One thing that has not been mentioned is the advantage to slow filling. It is possible for the manufacturer to ramp up the filling rate by uprating the inlet pressure and changing the compressor outlet rates, but at a cost, both expense, and longevity.

                        Also, a slow fill allows for the heat generated during compression to dissipate, allowing for a stable and better fill with no pressure settling. A fast fill will generate more heat and usually trigger a premature pressure rise and corresponding dispenser shutdown.

                        The fill is based on pressure, and if the pressure is generated by heat, it will shutdown quicker. Overfilling a tank and allowing a pressure settle is dangerous.

                        On the GX I used several years ago, the last 50 or so miles were iffy and unpredictable for performance. I was told to refill before I got to the 1/4 tank mark even if a refueling station was nearby.

                        Franz

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                        • #13
                          Re: Fuel vs. psi not linear

                          I'm sorry, John. This is just crazy. It certainly doesn't derive from Boyle's Law.

                          top 1/4 - 1000
                          next 1/4 - 1100
                          next 1/4 - 700
                          bottom 1/4 - 800

                          Where did these numbers come from? This is either wrong, gauge error, temperature is involved, or there's some weird effect I can't imagine.
                          02 GX
                          01 GX
                          03 Crown Vic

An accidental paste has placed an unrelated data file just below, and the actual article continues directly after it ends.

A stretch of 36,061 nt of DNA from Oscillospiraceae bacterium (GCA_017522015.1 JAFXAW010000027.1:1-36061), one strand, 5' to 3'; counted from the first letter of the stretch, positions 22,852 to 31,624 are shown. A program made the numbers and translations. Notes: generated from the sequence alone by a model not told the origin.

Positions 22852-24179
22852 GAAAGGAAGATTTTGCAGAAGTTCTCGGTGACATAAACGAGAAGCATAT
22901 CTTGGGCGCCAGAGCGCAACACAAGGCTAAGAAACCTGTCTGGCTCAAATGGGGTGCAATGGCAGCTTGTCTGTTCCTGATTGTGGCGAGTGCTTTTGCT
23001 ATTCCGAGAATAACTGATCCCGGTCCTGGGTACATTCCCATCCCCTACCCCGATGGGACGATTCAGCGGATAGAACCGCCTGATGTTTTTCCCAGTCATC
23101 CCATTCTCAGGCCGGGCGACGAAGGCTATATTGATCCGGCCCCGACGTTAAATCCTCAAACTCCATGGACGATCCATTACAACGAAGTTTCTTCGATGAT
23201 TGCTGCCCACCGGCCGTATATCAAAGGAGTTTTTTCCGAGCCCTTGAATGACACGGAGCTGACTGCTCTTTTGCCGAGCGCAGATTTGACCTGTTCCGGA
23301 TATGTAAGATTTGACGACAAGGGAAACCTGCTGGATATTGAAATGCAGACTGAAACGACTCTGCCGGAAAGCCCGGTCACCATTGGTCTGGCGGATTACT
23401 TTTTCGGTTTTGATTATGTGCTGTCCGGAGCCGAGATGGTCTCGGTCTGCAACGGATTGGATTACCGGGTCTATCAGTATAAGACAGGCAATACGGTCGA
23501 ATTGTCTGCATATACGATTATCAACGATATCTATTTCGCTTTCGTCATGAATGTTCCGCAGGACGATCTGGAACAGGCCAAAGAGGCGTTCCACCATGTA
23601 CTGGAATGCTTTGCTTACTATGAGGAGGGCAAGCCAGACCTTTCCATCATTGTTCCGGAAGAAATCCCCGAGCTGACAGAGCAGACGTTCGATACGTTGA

06 GX
                          Home Fueler

                          Comment


                          • #14
                            Re: Fuel vs. psi not linear

                            Originally posted by freedml View Post
                            I'm sorry, John. This is just crazy. It certainly doesn't derive from Boyle's Law.

                            top 1/4 - 1000
                            next 1/4 - 1100
                            next 1/4 - 700
                            bottom 1/4 - 800

                            Where did these numbers come from? This is either wrong, gauge error, temperature is involved, or there's some weird effect I can't imagine.
                            I think the odds are it is all just gage error. No car gage, even the speedometer, is designed for accuracy, and all have significant linearity problems. I wouldn't be surprised if it was much more linear if you went off of a good quality pressure gage, and compensated for temperature yourself.
                            1997 Factory Crown Victoria w/ extended tanks ~~ Clunkerized!
                            2000 Bi-Fuel Expedition --> ~~ Sold ~~ <--

                            Comment


                            • #15
                              Re: FMQ2-36 Rate of compression time.

                              I think Phoenix heat might be the culprit. I'm going to do another run off a full tank today but this time in the Utah cold. Overnight I time filled to temperature-adjusted 3600 psi with my FM-Q2-36 (should be about 2410 psi @ 32F) and then it's steady cruise control on the highway. If I time the run from around 11am to 5pm this variable should be somewhat out of the equation as the forecast is from 34F to 39F during that period.
                              http://www.findlocalweather.com/hour...ican+fork.html

                              We have a very accurate transducer connected to a volt meter in the car so I will record the voltage and temperature at each 10 mile interval and put it on a spreadsheet. Will try to plan the run so the vehicle is almost out of fuel when I get home and then let it idle until empty to take the final reading.